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As featured on PhilStar:  Making tax time easier

The world is becoming more digital, and people are now engaged in a variety of virtual activities on a daily basis. Fortunately, these activities include the filing of income taxes. The electronic BIR Forms or eBIRForms was developed to provide taxpayers particularly the non-eFPS (Electronic Filing and Payment System) filers with accessible and convenient service through easy preparation of tax returns. Through eBIRForms, taxpayers can directly encode data, validate it, and submit tax returns online and then receive a confirmation email from the Bureau of Internal Revenue (BIR). According to Revenue Regulation (RR) No. 6-2014 Section 4, those who shall file a “No Payment” Return has mandatory coverage.

Earlier this year, the BIR released Revenue Memorandum Circular (RMC) No. 32-2023 which provides guidelines in the filing of annual income tax returns (AITRs) for tax year 2022. As provided in the issuance, “No Payment AITRs” shall be filed electronically through the eBIRForms. Thus, taxpayers no longer need to file “No Payment AITRs” manually and may file their tax returns conveniently from the comfort of their own homes eliminating the hassle of queuing for long hours to complete their annual tax filing requirements.

However, from a global mobility standpoint, there may still be a need for a manually stamped “Received” tax return for expatriates’ home country tax filings, immigration compliance and other personal transactions.

The BIR subsequently issued RMC No. 61-2023 which sets forth the general procedures in the processing of a taxpayer’s request for stamping of electronically filed income tax returns through the eBIRForms. Although the RMC was issued after the tax year 2022 filing deadline, it can be used as a basis on what to expect for the next tax filing season.

Under RMC No. 61-2023, Revenue District Offices (RDOs) may still manually stamp electronically filed AITRs for requesting taxpayers who can provide a letter request, with attached supporting documents, stating the need for their respective returns to be manually stamped “Received” by the BIR. This additional requirement may become an extra burden to taxpayers who need to secure manually filed returns as their supporting documents may not be readily available and may take some time to obtain. Taxpayers are thus encouraged to allot more than the usual time and cost for the preparation of these requirements. Furthermore, the BIR has yet to issue guidelines on what information and specific documents will be acceptable for them.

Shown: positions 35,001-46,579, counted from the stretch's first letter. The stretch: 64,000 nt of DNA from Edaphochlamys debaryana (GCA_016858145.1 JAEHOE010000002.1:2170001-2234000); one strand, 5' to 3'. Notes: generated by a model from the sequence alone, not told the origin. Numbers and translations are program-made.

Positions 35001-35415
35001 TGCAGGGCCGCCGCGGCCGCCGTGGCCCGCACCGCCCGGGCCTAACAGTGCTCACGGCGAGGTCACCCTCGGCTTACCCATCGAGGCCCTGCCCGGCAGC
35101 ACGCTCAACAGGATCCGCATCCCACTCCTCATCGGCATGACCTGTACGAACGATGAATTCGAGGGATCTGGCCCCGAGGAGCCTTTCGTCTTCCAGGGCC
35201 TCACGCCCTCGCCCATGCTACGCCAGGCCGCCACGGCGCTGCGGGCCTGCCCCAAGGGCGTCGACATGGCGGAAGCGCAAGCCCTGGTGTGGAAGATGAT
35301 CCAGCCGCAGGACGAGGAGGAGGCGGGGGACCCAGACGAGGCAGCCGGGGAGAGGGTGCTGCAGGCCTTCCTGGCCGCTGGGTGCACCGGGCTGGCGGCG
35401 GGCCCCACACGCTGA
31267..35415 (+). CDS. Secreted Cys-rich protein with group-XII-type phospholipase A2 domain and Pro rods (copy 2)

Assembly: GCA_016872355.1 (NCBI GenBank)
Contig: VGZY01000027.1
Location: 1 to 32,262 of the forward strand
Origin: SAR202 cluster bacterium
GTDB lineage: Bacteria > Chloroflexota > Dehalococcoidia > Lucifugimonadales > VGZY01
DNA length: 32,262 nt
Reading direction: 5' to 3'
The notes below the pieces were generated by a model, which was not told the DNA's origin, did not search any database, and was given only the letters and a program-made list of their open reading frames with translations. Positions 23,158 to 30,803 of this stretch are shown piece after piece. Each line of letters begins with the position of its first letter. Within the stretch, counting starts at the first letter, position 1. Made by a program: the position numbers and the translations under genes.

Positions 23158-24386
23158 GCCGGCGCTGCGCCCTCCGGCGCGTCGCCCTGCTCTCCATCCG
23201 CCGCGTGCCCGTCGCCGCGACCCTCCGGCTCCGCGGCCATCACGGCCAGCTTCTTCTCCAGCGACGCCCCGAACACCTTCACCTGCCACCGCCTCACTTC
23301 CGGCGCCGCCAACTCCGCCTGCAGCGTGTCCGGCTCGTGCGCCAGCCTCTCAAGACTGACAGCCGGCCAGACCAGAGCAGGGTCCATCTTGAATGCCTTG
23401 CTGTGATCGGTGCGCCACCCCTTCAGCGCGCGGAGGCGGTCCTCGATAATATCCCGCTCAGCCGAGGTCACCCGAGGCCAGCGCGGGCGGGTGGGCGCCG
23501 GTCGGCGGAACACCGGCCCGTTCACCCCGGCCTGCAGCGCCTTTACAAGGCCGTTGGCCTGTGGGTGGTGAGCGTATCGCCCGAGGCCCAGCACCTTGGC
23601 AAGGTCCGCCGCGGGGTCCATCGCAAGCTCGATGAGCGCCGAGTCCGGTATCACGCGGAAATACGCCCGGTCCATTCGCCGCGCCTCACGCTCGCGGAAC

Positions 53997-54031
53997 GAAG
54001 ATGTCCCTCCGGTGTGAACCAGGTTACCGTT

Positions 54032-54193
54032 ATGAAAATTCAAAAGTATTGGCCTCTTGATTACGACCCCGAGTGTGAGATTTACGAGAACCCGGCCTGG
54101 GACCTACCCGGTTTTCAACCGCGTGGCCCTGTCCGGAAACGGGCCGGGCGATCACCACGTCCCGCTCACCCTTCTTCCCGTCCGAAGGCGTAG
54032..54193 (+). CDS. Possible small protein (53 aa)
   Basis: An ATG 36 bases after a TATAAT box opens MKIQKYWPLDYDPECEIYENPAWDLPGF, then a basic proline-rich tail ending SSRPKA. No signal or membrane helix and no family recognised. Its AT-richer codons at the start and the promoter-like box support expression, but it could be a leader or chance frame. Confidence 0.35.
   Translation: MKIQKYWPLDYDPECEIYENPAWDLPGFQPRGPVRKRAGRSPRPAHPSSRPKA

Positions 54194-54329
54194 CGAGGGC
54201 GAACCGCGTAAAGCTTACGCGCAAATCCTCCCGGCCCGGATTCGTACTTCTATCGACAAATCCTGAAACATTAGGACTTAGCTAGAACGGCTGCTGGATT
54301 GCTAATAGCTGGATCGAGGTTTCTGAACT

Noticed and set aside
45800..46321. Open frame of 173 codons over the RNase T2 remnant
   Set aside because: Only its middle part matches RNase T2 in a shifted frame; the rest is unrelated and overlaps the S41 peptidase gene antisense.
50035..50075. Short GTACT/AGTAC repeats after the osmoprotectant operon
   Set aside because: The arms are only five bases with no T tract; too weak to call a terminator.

While this new process will bring additional work for certain taxpayers, this will enable the BIR to cut down the processing time for the recording of data from manually filed returns into their system and avoid duplication of data submitted to the BIR. The online filing platform also provides more accurate tax returns for its users as it automatically computes for the taxes due based on the information provided.

A fully online tax filing system allows the BIR to keep up with the developments and innovations that other countries have put in place in terms of tax return filing. Likewise, a special tax issuance, such as RMC No. 61-2023, offers flexibility in the tax filing manner depending on the taxpayer’s requirements. These mechanisms make our country more accommodating to both foreign and local taxpayers as they bring a more convenient, and efficient tax filing procedure.

Guimalyn B. Bobiles
KPMG in the Philippines

Guimalyn B. Bobiles is a Manager from the Global Mobility Services (GMS) under the Tax Group of KPMG in the Philippines (R.G. Manabat & Co.), a Philippine partnership and a member firm of the KPMG global organization of independent member firms affiliated with KPMG International Limited, a private English company limited by guarantee. The firm has been recognized as a Tier 1 in Transfer Pricing Practice and in General Corporate Tax Practice by the International Tax Review. For more information, you may reach out to Guimalyn B. Bobiles or Maria Ruby E. Rea-Vergara through ph-kpmgmla@kpmg.com, social media or visit www.home.kpmg/ph.

This article is for general information purposes only and should not be considered as professional advice to a specific issue or entity. The views and opinions expressed herein are those of the author and do not necessarily represent KPMG International or KPMG in the Philippines.